News

Menlo Park signs off on new water restrictions

Landscape watering is limited to two days per week

To further conserve water during the statewide drought, the City Council voted 3-0 to approve new restrictions for customers of the Menlo Park Municipal Water District on Tuesday, May 5.

The water district serves approximately 14,100 customers in Menlo Park. According to city staff members, they are collaborating with other water utilities that serve the city, such as Cal Water, to make sure the rules are consistent for all residents.

The newest restrictions:

■ Limit landscape watering to two days a week. Even addresses may water on Tuesdays and Fridays; odd addresses on Mondays and Thursdays. No watering is allowed between 7 a.m. to 7 p.m.

■ Require pool and spa covers and prohibit newly built pools from being filled with municipal water.

■ Prohibit new construction projects from installing "single pass cooling systems" that circulate water once before draining it, such as air conditioners.

The State Water Resources Control Board is proposing that the district reduce water use by 16 percent from 2013 levels. But the district has already achieved a 27 percent reduction, according to state data.

While the number is accurate, the 27 percent reduction is based on the amount the district purchased from the San Francisco Public Utilities Commission, said Public Works Director Jesse Quirion. The district's actual sales numbers show a 12 percent reduction from 2013 levels, he said.

Customers such as the Sharon Heights Golf and Country Club will be allowed to water more than twice a week as long as they conserve the same amount of water by cutting back in other areas.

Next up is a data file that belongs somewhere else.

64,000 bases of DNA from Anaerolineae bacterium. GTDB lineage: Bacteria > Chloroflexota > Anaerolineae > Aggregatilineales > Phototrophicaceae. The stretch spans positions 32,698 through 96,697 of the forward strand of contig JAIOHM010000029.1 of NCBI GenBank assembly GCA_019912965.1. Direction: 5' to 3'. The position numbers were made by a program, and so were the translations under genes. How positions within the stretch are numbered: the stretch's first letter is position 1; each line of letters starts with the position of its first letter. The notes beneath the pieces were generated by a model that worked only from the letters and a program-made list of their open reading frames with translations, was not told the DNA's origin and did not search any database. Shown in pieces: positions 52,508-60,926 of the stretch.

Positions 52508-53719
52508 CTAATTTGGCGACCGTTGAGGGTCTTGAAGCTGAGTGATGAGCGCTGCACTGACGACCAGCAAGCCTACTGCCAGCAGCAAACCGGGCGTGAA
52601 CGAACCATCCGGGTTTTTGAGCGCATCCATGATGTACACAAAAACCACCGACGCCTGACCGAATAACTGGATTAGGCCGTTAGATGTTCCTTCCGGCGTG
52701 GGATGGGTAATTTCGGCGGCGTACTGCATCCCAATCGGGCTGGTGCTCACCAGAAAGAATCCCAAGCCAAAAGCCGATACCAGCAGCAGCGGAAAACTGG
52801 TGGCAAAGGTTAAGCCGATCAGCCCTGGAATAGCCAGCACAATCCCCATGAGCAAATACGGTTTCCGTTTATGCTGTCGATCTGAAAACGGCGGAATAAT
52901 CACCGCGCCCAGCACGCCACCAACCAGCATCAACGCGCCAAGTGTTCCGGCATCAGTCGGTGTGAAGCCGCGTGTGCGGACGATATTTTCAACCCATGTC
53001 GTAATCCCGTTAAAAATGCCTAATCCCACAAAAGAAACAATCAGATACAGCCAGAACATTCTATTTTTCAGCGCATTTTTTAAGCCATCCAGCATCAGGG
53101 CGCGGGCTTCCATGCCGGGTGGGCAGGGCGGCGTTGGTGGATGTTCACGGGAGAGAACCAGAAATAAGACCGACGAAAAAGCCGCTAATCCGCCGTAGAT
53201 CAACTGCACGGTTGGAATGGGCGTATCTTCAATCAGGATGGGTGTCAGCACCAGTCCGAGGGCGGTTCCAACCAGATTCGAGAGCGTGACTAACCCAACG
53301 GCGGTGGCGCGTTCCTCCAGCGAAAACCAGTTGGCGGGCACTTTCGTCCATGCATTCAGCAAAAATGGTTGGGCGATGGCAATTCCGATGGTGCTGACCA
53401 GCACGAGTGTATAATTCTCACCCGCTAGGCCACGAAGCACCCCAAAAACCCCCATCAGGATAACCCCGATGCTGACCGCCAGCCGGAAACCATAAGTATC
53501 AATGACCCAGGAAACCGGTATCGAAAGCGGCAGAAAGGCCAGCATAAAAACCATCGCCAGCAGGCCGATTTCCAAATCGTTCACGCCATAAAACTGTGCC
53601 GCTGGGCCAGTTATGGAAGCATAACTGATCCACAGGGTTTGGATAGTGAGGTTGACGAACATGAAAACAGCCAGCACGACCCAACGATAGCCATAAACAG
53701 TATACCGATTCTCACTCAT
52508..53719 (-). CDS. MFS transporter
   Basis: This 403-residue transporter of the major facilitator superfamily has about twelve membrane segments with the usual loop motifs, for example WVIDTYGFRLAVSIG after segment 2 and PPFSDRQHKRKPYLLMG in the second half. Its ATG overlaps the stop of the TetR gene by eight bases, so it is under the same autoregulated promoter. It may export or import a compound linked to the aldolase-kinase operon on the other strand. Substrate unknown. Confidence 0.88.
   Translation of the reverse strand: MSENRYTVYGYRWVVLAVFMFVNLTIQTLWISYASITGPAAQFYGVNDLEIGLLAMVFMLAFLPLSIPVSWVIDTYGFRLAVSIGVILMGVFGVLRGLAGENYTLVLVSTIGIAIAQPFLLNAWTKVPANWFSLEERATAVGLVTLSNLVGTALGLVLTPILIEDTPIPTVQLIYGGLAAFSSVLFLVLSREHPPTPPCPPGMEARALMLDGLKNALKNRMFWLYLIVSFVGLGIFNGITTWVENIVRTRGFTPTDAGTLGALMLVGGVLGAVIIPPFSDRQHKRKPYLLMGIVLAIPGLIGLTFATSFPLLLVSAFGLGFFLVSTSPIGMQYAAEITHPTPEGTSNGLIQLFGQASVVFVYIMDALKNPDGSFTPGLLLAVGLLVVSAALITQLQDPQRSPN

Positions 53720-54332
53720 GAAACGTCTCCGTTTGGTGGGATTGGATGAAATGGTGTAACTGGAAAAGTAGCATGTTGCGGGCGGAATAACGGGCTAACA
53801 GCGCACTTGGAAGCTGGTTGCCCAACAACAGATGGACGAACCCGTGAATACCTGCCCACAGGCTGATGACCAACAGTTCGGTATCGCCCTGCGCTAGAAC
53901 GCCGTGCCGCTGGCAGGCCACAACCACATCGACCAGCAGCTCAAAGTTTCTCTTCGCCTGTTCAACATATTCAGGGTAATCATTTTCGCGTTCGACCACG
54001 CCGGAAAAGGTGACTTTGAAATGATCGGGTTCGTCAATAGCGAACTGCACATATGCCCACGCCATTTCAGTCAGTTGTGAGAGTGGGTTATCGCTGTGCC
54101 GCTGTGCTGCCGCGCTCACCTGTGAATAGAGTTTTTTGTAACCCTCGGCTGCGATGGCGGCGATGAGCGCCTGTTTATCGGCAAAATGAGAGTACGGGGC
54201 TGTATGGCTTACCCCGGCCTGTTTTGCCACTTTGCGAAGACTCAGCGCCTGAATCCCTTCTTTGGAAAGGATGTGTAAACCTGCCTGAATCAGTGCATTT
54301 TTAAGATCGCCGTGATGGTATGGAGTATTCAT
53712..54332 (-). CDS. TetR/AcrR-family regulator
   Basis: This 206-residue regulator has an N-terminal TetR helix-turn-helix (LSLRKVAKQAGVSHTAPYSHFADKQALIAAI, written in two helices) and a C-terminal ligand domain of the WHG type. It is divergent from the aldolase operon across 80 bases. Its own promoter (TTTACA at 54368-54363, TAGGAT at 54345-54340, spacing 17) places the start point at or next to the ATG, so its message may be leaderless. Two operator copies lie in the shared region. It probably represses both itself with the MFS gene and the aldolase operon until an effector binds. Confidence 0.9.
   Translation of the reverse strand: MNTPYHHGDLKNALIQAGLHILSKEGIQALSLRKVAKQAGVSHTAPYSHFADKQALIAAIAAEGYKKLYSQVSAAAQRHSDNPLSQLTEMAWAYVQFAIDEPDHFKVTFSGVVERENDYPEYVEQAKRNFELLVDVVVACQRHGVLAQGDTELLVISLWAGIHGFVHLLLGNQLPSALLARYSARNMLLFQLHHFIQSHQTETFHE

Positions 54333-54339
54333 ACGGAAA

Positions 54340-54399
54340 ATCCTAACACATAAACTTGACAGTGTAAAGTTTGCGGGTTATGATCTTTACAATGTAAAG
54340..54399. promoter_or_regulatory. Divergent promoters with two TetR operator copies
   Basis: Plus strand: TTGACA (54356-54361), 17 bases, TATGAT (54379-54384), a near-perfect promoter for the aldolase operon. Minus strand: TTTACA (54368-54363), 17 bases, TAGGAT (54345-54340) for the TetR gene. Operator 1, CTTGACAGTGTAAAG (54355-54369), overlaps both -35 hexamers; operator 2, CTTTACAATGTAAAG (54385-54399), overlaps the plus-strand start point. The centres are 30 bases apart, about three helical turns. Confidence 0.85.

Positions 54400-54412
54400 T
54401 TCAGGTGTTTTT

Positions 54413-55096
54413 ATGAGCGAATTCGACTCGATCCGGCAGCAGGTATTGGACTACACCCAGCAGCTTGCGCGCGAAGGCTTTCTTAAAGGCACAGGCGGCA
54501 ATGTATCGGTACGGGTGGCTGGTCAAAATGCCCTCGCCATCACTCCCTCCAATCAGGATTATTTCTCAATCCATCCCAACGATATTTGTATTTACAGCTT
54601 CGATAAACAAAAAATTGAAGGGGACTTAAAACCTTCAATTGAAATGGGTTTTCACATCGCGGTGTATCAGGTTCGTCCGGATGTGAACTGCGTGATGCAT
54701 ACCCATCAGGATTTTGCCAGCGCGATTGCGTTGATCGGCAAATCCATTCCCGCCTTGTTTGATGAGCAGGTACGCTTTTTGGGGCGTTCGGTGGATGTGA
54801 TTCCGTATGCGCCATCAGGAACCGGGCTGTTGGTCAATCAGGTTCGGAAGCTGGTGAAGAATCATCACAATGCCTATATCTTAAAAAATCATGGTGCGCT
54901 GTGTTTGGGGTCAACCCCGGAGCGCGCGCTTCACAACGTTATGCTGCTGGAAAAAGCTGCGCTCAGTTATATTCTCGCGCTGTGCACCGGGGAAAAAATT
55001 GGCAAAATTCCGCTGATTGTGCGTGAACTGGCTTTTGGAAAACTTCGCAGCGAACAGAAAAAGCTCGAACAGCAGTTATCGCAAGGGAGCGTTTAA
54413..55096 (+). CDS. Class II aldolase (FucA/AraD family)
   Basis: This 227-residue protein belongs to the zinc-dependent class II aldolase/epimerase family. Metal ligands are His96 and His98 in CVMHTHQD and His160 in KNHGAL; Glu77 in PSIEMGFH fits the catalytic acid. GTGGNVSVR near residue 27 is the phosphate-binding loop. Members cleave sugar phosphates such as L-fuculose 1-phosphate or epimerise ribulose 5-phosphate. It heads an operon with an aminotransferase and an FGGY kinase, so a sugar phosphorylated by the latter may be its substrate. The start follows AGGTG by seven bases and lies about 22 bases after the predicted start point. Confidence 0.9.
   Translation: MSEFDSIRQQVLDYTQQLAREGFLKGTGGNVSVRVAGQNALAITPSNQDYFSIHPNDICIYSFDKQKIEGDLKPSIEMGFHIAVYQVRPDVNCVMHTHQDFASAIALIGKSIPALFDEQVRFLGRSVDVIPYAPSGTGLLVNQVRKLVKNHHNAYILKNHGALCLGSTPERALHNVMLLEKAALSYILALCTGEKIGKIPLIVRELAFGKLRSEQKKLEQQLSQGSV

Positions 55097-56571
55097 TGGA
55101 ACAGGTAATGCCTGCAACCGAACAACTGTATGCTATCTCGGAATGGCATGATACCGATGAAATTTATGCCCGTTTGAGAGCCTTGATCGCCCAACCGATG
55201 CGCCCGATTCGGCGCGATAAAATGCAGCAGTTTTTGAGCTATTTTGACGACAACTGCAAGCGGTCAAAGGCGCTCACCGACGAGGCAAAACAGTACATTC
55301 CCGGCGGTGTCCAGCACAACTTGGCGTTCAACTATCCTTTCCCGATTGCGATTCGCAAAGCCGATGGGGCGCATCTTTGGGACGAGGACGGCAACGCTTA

Club representative Robin Driscoll told the council during the May 5 meeting that the club expects to have reduced water consumption by 16 percent compared with the 2013 base rate by the end of this year. The club has installed drought-resistant turf, turned off 15 percent of its irrigation and is building a recycled water plant that should go online in January 2017, he said.

The recycled water plant will provide all turf irrigation, according to Mr. Driscoll, while the rest of the water needed will come from the Menlo Park Municipal Water District.

Council member Kirsten Keith described enforcement as the "elephant in the room."

According to Mr. Quirion, the city was receiving five to six reports a day prior May 5, and he expects that number to rise with the implementation of the new restrictions.

Violations can be reported by calling (650) 330-6750, emailing water@menlopark.org, or filling out an online complaint form. Complaints will be handled by the district's staff and code enforcement officers. So far the focus is on education rather than fines.